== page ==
Ukrainian officials are also guilty of a number of recent anti-Semitic outbursts.

A retired general affiliated with Ukraine's security services called for the destruction of the country's Jews; a member of parliament suggested Ukrainians use the ethnic slur "zhid"; a Ukrainian official called Ukraine's SS Galizien division -- created with the support of Heinrich Himmler -- "heroes"; and the Poroshenko administration awarded Ukraine's Order of Freedom to an author of two books considered blatantly anti-Semitic.

Mr Trump has good reason to speak out against Ukraine's troubling "memory politics". The most important thing is that he could counter perceptions that he's been too tolerant of anti-Semitism.

Although Mr Trump supports the Israeli government and two of his most influential advisers -- daughter Ivanka Trump and son-in-law Jared Kushner -- are Jewish, many Americans believe he failed to disavow the neo-Nazi fringe that supported his presidential campaign.

More troublingly, Mr Trump retweeted comments by apparent white supremacists a number of times during the 2016 election race and even tweeted what many considered to be an anti-Semitic meme about Hillary Clinton.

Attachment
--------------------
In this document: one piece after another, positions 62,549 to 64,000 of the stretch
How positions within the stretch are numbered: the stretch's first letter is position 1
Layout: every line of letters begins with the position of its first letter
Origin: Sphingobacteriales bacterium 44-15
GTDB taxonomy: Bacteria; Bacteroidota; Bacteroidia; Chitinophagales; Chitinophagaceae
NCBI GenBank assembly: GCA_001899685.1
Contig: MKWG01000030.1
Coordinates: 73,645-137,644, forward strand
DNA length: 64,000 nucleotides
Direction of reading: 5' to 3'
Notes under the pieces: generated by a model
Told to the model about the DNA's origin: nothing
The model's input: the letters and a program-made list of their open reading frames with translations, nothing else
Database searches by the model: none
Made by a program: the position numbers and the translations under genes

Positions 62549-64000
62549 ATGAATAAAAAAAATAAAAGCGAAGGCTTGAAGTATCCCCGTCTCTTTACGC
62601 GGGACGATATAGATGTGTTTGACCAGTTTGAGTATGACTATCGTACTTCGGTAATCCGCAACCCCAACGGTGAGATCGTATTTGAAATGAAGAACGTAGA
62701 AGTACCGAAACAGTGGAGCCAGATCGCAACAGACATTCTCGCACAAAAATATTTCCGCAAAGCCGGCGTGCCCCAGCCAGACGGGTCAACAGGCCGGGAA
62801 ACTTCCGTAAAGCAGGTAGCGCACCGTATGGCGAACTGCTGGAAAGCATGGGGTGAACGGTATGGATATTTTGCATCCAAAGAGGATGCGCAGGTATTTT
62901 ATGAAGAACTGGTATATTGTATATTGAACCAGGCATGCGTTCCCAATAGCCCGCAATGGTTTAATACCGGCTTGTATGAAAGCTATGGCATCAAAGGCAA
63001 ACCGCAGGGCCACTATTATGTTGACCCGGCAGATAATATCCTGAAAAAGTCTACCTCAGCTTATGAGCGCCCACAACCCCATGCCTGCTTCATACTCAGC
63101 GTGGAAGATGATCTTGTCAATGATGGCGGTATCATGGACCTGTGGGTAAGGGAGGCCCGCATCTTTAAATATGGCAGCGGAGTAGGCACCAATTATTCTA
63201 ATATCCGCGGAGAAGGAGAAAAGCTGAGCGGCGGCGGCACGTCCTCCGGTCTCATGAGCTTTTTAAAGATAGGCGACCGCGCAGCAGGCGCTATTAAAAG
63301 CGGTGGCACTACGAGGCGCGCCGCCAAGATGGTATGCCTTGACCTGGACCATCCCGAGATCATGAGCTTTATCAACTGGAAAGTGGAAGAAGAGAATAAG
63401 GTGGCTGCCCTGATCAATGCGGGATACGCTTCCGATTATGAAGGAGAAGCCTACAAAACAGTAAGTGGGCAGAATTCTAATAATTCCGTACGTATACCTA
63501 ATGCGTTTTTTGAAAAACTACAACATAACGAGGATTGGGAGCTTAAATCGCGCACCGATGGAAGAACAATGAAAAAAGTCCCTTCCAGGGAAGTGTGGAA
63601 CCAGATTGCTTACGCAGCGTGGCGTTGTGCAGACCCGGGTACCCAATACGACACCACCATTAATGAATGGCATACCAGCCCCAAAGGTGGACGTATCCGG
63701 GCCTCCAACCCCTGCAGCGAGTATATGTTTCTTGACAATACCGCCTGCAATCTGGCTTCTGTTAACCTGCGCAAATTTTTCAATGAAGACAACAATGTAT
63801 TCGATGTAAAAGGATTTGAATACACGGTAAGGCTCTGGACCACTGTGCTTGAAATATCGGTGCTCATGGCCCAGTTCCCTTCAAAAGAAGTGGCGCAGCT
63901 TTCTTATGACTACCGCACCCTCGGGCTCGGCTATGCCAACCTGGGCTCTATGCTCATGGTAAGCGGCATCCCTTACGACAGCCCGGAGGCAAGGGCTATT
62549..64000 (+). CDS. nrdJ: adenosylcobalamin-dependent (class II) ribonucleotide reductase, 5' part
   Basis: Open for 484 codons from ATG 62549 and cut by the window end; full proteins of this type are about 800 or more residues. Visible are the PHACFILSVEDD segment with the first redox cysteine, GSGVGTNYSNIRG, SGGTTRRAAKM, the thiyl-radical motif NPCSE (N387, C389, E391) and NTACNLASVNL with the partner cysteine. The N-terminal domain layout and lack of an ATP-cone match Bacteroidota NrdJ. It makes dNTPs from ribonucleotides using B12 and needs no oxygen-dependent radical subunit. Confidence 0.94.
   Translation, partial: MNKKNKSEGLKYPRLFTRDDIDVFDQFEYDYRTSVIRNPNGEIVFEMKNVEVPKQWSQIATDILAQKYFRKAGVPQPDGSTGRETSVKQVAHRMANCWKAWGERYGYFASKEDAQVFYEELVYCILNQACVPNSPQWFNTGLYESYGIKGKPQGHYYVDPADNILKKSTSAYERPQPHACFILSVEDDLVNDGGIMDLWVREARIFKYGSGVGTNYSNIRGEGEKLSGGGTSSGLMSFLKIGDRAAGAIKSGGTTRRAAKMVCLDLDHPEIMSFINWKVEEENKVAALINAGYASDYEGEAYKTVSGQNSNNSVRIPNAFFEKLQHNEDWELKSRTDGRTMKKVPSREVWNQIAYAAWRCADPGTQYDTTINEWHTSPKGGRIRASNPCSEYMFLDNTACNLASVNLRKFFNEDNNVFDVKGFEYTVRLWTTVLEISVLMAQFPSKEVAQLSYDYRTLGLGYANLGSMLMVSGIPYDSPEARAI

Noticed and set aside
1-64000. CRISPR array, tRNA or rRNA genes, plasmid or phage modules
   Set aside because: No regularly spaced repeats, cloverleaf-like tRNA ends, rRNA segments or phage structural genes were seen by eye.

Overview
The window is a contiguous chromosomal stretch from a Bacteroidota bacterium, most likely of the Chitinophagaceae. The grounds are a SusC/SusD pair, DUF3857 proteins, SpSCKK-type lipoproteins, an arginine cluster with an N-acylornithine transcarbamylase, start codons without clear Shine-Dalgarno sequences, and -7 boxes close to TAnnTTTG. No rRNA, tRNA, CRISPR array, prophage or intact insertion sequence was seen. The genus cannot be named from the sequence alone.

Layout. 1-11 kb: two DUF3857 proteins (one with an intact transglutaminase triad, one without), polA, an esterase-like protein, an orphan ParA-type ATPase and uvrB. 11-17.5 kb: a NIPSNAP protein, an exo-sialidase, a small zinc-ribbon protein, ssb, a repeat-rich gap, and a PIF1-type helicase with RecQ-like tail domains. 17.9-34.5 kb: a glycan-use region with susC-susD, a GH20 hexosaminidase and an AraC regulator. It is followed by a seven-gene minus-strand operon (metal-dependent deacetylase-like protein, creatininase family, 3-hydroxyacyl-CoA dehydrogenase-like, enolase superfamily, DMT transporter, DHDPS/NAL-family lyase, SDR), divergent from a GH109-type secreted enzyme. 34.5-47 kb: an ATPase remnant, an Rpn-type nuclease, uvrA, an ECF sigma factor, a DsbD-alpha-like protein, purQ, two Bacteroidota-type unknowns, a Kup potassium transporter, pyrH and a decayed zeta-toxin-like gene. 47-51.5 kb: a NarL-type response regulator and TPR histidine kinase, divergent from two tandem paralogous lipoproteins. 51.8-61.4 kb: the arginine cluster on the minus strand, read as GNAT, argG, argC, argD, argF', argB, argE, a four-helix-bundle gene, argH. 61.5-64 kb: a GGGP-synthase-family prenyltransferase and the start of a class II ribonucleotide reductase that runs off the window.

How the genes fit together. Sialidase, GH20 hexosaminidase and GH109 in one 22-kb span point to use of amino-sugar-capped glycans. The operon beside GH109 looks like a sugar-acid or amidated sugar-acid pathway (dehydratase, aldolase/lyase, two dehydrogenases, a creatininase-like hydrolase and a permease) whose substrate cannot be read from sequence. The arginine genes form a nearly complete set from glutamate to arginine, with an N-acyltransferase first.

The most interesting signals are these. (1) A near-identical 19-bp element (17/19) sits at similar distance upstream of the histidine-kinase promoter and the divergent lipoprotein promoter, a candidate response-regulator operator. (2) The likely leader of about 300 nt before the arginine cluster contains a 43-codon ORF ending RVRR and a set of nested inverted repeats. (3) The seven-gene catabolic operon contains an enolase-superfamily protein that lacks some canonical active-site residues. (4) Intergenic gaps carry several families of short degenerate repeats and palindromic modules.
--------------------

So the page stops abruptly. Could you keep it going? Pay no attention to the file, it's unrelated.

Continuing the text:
After his election, Mr Trump was seen as slow to condemn the desecration of Jewish cemeteries and threats against Jewish community centres across the US. Even more worrisome, the White House's official statement on Holocaust Remembrance Day did not mention the Holocaust's 6 million Jewish victims.

Jewish groups are also concerned about reports that the Trump administration will not fill the State Department's office of the US Special Envoy to Monitor and Combat Anti-Semitism. While few suggest that Mr Trump personally holds anti-Semitic views, Mr Trump's condemnation of Kiev's actions could help dispel perceptions that he doesn't pay enough attention to anti-Jewish behaviour.